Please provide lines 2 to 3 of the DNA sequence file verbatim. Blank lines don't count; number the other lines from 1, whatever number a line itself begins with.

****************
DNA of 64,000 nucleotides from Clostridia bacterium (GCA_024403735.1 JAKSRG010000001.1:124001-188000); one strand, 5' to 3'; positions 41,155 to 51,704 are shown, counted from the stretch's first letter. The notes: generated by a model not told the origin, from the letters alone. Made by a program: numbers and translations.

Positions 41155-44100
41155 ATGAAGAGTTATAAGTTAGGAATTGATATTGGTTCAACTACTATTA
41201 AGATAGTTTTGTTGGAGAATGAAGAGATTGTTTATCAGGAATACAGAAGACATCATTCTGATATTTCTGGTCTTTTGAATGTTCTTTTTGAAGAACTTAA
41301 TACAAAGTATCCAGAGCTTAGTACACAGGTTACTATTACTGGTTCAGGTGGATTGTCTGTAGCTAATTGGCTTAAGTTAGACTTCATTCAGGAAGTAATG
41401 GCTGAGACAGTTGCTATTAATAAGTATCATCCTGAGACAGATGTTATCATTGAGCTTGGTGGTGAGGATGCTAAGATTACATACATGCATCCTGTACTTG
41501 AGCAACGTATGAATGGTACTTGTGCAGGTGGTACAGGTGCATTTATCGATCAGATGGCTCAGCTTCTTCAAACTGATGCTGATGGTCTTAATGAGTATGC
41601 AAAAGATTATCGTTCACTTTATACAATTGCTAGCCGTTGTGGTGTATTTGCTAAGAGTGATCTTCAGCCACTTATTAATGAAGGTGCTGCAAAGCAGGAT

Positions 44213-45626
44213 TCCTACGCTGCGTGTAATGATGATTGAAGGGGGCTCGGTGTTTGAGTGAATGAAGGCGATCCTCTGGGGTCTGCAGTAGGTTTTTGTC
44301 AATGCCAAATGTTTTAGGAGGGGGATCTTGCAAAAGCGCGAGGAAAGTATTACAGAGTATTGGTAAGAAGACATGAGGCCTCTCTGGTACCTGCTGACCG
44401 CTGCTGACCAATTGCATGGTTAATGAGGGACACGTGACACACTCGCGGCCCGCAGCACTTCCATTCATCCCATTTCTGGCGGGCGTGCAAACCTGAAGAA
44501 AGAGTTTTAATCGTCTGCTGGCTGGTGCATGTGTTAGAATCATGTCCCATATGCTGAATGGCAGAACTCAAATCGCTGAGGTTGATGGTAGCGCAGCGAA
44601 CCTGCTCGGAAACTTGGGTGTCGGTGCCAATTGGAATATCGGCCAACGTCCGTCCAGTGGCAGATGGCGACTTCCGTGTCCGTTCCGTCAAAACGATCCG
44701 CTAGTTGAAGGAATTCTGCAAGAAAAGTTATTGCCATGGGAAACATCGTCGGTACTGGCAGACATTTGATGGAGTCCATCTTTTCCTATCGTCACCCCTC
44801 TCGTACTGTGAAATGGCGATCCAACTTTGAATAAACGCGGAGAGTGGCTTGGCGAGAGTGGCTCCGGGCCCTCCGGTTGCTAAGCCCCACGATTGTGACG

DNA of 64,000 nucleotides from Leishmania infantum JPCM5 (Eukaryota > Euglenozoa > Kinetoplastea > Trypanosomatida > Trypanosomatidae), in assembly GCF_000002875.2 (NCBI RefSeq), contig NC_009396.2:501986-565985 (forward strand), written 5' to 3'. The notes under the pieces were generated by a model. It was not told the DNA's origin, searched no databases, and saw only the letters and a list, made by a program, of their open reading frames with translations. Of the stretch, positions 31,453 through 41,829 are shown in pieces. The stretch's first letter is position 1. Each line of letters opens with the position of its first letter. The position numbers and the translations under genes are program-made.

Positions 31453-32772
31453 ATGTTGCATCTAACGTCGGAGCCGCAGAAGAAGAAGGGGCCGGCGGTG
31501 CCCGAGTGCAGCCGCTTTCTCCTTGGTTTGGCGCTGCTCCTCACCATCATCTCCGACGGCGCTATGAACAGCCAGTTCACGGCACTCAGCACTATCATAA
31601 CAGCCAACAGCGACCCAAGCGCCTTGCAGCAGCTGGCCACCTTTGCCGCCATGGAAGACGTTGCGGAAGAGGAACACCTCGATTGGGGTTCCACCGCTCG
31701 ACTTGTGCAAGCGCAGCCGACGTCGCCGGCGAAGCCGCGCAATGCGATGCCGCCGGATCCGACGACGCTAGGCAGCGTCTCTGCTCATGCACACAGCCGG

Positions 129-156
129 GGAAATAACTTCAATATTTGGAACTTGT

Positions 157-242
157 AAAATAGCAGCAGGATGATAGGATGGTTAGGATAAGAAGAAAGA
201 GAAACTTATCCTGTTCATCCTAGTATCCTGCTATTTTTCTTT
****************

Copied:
Positions 41155-44100
41155 ATGAAGAGTTATAAGTTAGGAATTGATATTGGTTCAACTACTATTA